Can You Tint Windows on a Leased Car? Answers by Manufacturer

specialist applying window tinting film to car

Whether or not you can tint the windows on your leased car usually depends on the manufacturer’s policies and the terms of your lease.

Some manufacturers explicitly allow tinted windows. Others don’t explicitly prohibit it, but may charge you for excessive wear or require you to remove the tinting when you return the car.

Below, we explain the lease-end requirements for the major auto manufacturers.

Can You Tint the Windows on a Leased Car?

Leasing a car allows you to drive it without taking out a personal loan or financing the vehicle. However, while the car is yours for the length of the lease, you may not have the privilege of making modifications to the vehicle.

Some lease agreements allow for upgrades that might increase the value of the vehicle, but tinted windows don’t always fit under that category, and making the modification can cause you to violate your lease contract.

The dealer may charge you extra to have the tint removed when you turn in the car at the end of the lease or request that you remove the tint yourself — without damaging the windows — to avoid fees or penalties.[1][2]

Many car manufacturers and dealerships categorize tinted windows as “excessive wear” on the vehicle and will charge a fee if they see signs of this type of damage.

Unless your dealer has already approved window tinting (or other modifications), you’ll need to bring the leased vehicle back to the dealer in the same condition as when you picked it up from the lot, minus the extra miles added.

The easiest way to check if the dealer allows window tinting is to ask whether it offers tinting as part of a detailing or maintenance package.

Some dealerships may offer window tinting services for an extra charge, in which case you can have the tinting done professionally and with the dealer’s approval.

End-Of-Lease Requirements by Manufacturer

Before you turn in your vehicle, the dealership will do a thorough inspection to make sure you’ve maintained the car through the term of your lease.

Most dealers will schedule the inspection up to 120 days before the end of your lease, and the inspection report will have a list of any necessary repairs or excess wear charges.[3][4]

You can get the repairs done before you return the car, or simply pay the full amount listed on the inspection report.

Some dealers do not explicitly require a lease-end inspection, but it is recommended, especially if you think your car may have signs of excessive wear and use that will result in extra charges.[5]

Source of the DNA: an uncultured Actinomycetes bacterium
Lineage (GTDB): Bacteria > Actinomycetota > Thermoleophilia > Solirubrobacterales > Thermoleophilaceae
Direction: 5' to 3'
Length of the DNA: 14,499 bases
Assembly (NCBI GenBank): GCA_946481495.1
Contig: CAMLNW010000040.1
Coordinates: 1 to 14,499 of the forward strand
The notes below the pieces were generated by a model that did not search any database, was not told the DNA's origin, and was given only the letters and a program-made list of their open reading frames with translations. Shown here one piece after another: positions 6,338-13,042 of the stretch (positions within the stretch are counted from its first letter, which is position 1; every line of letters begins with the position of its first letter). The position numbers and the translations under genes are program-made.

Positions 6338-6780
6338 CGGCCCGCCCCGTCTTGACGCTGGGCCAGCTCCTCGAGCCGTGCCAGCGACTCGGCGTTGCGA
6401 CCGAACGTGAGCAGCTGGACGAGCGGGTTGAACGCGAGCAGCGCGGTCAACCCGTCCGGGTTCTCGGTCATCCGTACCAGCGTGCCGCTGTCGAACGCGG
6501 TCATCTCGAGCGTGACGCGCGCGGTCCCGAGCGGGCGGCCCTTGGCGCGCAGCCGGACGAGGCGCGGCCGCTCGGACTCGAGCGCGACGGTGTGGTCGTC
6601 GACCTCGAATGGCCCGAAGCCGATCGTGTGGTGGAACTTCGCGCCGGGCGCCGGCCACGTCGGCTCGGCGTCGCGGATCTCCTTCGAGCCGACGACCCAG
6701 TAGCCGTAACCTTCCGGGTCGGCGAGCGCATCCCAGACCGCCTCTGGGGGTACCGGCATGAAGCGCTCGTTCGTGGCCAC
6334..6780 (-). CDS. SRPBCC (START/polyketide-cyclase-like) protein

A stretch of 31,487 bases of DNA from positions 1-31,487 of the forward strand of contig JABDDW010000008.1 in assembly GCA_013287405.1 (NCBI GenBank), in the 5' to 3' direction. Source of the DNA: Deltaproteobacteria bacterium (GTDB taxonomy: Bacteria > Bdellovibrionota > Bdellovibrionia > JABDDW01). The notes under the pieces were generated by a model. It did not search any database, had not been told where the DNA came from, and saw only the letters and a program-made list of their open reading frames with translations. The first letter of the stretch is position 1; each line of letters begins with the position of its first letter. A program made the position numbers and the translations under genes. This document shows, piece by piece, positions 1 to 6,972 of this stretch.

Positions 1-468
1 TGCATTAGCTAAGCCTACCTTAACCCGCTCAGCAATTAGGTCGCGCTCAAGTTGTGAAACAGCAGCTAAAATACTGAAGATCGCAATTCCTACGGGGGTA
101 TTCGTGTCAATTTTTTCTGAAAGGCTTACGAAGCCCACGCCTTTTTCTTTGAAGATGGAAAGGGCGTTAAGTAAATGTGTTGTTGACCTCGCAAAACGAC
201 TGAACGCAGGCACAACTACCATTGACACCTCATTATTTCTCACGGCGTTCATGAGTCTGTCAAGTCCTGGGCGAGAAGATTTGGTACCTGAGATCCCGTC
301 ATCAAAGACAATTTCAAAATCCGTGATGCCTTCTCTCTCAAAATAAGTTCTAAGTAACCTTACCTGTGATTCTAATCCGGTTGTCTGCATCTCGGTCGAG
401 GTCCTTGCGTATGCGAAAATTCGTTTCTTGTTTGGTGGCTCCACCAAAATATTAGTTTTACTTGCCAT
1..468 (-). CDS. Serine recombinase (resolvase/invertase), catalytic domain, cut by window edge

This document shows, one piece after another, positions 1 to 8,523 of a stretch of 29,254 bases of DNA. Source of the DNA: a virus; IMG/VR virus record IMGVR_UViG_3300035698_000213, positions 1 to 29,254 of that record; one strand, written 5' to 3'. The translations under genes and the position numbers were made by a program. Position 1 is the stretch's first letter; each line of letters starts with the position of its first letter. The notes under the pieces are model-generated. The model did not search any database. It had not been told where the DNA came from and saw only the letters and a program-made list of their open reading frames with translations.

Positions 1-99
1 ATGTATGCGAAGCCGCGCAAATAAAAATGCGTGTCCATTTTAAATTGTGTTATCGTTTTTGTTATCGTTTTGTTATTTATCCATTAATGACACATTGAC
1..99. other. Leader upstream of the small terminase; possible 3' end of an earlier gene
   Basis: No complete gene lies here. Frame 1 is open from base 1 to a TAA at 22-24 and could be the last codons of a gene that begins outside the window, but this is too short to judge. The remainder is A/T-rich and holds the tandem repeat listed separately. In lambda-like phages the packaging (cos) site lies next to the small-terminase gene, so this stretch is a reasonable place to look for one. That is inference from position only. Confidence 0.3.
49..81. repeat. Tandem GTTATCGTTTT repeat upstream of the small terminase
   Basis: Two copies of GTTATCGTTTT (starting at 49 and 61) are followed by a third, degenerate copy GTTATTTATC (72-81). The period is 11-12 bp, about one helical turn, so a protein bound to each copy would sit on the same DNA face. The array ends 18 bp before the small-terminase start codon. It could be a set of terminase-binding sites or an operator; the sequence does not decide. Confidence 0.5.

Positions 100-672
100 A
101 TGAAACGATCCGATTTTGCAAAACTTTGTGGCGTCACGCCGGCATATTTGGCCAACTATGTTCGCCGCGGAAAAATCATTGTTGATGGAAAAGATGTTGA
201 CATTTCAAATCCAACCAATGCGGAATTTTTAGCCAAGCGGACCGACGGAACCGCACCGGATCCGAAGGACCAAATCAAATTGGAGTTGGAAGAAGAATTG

In the course of our research, we found that it is usually the manufacturers — not the individual dealerships — that set lease-end requirements.

Many have their requirements listed directly on the company website, but not all companies specify exact policies for window tinting. For clarification, you can always check with the dealership.

Below, we’ve summarized the requirements for most major auto manufacturers:

  • Audi: “Improperly tinted windows” fall under the category of excess wear and use. An inspection will confirm if the tinting is acceptable, and fees apply for any tinting deemed to be excess wear.[2]
  • BMW: If there is any excess wear and use present, you will receive an estimated cost for repair shortly after your vehicle inspection. This may include tinted windows, depending on your lease agreement, the make and model of your vehicle, and the dealership.[4]
  • Ford: Excess wear and use charges apply for glass damage. Before you return the vehicle, your dealer can determine if you need to remove the window tint or repair any glass damaged by removing the tint.[6]
  • GM: Tinted glass qualifies as excessive wear and will incur fees.[7][8]
  • Honda: The end-of-lease inspection will determine if there will be extra charges for tinted windows.[9]
  • Hyundai: Window tinting may fall under the “Wear and Use” category. The vehicle inspector will determine any charges.[10]
  • Kia: You should make necessary repairs, including restoring windows that have been tinted, to avoid excess wear and use charges.[11]
  • Lexus: Lexus considers “non-factory tinted glass” as excess wear and recommends an inspection if you have tinted windows.[12]
  • Mazda: The guidelines for excess wear will vary based on your lease agreement.[13]
  • Mercedes-Benz: You can find the standards for excess wear and use for your particular vehicle in your lease agreement.[14]
  • MINI: MINI doesn’t provide specific guidelines for tinted windows, but does not that the vehicle should have no aftermarket or third-party alterations.[15]
  • Nissan: You can tint the windows but you will be charged if the tint is peeling, fading, bubbling, mismatched, or is considered to be a safety issue.[1]
  • Porsche: You can get windows tinted through a Porsche dealer to avoid damage and fees; any aftermarket alterations to the vehicle will need to be removed before returning it.[16]
  • Tesla: Tesla considers any modification to the original factory tint to be excessive.[17]
  • Toyota: Toyota’s guidelines don’t specifically cover window tint but do consider “any modifications not on the vehicle at lease inception” to be excessive, so extra charges may apply.[18]
  • Volkswagen: A vehicle inspection before the lease agreement ends will determine whether window tinting is considered “Excess Wear” and therefore subject to charges.[19]

For more about modifying and maintaining leased cars, see our article about who is responsible for replacing the tires on a leased car.



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